Was Prohibition in America Successful?
Prohibition in America was the legal prevention of the manufacture, sales, and trade of alcohol in America. But did Prohibition succeed? Read on to learn about the failures of Prohibition in America, and what came out of it.
By Emma Zhao on Jun. 13, 2022
In 1920, more than a decade ago, Americans experienced their first dry season.
Led by pietistic Protestants, Prohibition was pushed in an effort to heal a society they saw beset by ills caused by drinking, such as violence, alcoholism, and political corruption. Prohibition reformers and supporters, called “drys,” presented the movement as a means for political correction and a restoration of public morals.
Prohibition, outlined in the 18th Amendment of the Constitution stemming from the previous Volstead Act, banned the sale, manufacture, and trade of alcoholic beverages. However, the consumption of alcohol itself was not banned, and alcohol was still widely consumed to the end of Prohibition in 1933.
While we’re glad that Prohibition exists no more, how much did Prohibition actually deliver on its promises?
Prohibition started as a movement, which began as early as the beginning of the 1800s. Alcohol usage soared during this period. In fact, some modern estimates find that Americans in the 1800s drank 3 times as much alcohol as Americans do today.
It was around this time that people and politicians began to observe that alcohol was linked to moral ills, and a new wave of temperance reformers and Prohibition supporters arose.
But, while Prohibition was perceived as something of a final call for all alcoholic beverages to be turned in on Jan. 17, 1920, communities across America had already started implementing their own bans well before then. Even during the First World War, bans were implemented in an attempt to prevent grain shortages.
While no official data was noted during Prohibition, alcoholic consumption rates had already started dropping a century before its existence in law. Which brings us to the merry year of 1920.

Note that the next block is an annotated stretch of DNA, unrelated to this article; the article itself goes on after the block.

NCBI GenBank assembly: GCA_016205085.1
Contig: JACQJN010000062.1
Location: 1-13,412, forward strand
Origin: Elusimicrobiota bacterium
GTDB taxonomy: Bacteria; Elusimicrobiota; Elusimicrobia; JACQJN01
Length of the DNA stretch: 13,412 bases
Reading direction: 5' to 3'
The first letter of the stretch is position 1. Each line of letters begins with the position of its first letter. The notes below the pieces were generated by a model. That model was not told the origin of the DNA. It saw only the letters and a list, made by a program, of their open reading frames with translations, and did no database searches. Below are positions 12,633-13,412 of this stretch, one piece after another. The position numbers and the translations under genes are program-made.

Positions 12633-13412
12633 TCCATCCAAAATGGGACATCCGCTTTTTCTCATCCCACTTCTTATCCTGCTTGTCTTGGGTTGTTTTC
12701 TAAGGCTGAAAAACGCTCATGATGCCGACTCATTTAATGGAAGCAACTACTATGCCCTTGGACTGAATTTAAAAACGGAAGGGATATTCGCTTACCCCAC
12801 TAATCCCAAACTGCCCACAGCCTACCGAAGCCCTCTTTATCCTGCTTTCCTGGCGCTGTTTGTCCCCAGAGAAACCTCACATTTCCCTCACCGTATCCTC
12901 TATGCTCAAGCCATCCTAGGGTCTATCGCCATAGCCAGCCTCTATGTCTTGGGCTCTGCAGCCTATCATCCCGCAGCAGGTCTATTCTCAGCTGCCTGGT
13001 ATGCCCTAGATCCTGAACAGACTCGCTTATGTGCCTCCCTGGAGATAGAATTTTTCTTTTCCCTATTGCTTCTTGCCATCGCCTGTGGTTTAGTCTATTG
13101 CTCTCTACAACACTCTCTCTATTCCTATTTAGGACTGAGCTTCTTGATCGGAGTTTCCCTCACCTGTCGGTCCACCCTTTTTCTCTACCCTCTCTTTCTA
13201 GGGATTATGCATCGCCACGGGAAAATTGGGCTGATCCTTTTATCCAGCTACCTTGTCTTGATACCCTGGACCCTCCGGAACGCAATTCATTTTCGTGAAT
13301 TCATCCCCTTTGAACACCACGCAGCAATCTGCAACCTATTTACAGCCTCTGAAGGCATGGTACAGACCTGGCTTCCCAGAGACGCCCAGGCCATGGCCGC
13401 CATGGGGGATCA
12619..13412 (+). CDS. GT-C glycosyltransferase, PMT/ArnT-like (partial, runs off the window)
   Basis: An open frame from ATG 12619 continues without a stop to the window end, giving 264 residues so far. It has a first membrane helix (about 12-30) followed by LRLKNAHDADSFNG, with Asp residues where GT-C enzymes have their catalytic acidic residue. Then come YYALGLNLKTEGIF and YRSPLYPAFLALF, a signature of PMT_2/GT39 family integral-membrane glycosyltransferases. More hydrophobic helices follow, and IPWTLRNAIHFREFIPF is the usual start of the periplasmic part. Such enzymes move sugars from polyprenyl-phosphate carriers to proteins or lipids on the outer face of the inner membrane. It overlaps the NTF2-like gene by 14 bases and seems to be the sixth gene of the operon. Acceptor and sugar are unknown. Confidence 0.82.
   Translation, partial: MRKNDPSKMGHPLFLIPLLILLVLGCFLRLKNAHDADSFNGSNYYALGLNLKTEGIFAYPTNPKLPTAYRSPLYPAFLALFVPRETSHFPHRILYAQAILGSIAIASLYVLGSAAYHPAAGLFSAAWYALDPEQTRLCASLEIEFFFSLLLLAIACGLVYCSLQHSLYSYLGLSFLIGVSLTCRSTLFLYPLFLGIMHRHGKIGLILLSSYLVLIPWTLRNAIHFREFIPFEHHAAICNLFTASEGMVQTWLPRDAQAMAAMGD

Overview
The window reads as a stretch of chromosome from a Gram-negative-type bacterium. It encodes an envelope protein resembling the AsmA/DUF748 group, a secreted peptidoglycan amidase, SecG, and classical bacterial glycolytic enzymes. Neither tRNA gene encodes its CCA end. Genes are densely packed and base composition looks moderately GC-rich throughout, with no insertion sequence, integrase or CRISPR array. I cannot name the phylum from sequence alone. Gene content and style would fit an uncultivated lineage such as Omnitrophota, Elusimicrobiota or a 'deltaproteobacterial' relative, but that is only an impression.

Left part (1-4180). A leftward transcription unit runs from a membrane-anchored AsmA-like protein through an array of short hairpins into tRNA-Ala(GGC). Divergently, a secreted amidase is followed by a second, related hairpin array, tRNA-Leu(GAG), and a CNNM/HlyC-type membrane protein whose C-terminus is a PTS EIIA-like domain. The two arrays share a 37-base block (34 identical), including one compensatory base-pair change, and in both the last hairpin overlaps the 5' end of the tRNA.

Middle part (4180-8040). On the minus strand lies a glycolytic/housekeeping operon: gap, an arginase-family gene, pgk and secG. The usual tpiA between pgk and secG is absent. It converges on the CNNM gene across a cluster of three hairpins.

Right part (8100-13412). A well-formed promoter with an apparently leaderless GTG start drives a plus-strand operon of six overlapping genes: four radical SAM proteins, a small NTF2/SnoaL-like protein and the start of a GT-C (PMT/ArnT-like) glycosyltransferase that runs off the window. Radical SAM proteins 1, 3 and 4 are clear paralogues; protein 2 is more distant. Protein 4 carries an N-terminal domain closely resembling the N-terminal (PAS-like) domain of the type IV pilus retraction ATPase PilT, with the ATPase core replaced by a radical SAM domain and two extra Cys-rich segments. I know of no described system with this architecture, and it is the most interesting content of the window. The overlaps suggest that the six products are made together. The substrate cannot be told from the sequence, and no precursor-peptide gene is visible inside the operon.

People Still Consumed Alcohol During Prohibition
The only way modern day researchers were really able to make an estimate on alcohol usage during Prohibition was to comb through criminal records and analyze how many people were arrested for alcohol related crimes. They were able to conclude that alcohol consumption did diminish down to one-third of the amount of alcohol consumed pre-Prohibition.
This deficit was only a minor setback, as alcohol consumption was quick to make a comeback in 1921. It was likely that this deficit was a result of the economic recession following WW1. However, the Roaring 20s came roaring, and people in higher class societies were able to purchase alcohol illegally for their parties.
Was Prohibition Successful?
There is a general consensus among scholars that Prohibition was not only unsuccessful, but also harmed the economy.
Ironically, violence and crime soared during Prohibition. On top of that, states and the federal government came to rely on income taxes to supplement that taxes they lost from excise taxes in liquor sales. Breweries and distilleries close, restaurants sales saw a decrease, etc.
As for alcohol consumption itself, Prohibition only muted its use during the years it was in effect. In the decades following Prohibition, alcohol consumption remained relatively subdued. While there was no significant “boom” after 1933, the alcohol industry was able to stay afloat, stable enough for alcohol to make a roaring comeback by the late 1900s. As the 1970s approached, America was back to the consumption rates seen in the early 1900s.
As of 2017, it’s estimated that Americans consume 2.34 gallons of pure ethanol a year, almost more than the rates of alcohol consumption pre-Prohibition.
Prohibition’s Legacy in America
While Prohibition was all around a general failure, some of the American drinking culture now has its roots in Prohibition.
For example, Prohibition saw the move from drinking in public places such as saloons, to private drinking in the home.
Prohibition also saw the popularization of pale bland beers in America. While craft beer has had an explosive market growth in the past few decades, the majority of Americans still prefer light beers. In fact, the three best-selling beers in America are Bud Light, Coors Light and Miller Lite.
An estimate suggested by economist Clark Warburton, suggested that consumption of wine and spirits may have actually grown during Prohibition, while beer sales decreased, because beer was harder to conceal.
Thus, when American started consuming beer again after Prohibition, the watered down beers were a big hit with the public, who had not experienced a full and malty beer since 1917.
Looking to celebrate the day that beer was finally legalized in America post-Prohibition? Check out some of these Prohibition-themed beers:
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